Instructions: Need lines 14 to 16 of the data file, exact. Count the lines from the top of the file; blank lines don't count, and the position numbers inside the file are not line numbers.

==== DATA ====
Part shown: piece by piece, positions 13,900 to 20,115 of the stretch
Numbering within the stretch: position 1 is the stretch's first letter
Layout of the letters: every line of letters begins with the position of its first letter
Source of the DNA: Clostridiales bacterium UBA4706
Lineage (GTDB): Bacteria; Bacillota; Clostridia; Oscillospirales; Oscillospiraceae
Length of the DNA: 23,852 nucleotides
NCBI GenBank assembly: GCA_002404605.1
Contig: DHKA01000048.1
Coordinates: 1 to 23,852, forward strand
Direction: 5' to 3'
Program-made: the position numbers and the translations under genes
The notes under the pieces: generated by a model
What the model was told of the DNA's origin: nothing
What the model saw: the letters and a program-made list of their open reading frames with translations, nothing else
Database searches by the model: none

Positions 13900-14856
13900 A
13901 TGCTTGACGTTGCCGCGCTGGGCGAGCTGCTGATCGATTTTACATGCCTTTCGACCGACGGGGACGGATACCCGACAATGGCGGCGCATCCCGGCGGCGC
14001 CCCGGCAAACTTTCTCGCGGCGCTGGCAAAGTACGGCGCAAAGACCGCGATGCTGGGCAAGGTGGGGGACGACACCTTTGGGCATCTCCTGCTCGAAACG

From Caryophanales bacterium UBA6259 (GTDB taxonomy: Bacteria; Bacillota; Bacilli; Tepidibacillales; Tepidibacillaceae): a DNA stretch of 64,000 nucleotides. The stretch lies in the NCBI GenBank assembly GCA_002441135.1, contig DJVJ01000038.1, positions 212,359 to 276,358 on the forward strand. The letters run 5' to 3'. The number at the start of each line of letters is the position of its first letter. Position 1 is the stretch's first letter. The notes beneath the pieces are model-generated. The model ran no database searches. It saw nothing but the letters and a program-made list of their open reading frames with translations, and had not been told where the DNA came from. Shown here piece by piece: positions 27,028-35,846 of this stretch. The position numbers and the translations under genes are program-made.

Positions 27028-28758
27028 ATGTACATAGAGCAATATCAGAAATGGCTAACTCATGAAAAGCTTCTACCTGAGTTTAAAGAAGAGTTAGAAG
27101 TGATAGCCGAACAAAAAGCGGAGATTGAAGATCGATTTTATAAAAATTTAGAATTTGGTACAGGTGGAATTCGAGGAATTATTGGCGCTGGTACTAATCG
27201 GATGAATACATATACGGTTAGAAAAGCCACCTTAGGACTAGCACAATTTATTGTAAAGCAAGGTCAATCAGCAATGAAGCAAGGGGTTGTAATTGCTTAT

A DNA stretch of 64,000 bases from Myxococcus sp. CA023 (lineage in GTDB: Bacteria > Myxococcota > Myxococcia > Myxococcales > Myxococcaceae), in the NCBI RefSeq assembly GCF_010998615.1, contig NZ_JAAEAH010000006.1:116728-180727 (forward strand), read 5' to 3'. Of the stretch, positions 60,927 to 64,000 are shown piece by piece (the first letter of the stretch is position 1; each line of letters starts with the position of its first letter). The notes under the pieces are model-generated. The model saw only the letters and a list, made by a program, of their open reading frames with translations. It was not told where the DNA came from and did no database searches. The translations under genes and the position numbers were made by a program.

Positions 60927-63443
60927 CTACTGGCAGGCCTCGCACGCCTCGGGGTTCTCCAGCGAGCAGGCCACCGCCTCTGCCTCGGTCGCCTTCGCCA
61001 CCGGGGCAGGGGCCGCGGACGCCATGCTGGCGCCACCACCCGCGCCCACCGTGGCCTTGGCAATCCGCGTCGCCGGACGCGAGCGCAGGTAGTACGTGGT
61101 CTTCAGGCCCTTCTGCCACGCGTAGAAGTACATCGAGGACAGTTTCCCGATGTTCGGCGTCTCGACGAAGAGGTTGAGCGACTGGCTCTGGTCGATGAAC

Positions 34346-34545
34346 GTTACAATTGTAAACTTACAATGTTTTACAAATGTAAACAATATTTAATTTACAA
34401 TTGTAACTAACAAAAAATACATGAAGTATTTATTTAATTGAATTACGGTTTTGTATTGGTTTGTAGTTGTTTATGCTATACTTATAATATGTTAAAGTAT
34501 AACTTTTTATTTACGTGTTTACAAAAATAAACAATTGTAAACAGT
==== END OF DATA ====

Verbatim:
What the model saw: the letters and a program-made list of their open reading frames with translations, nothing else
Database searches by the model: none

Positions 13900-14856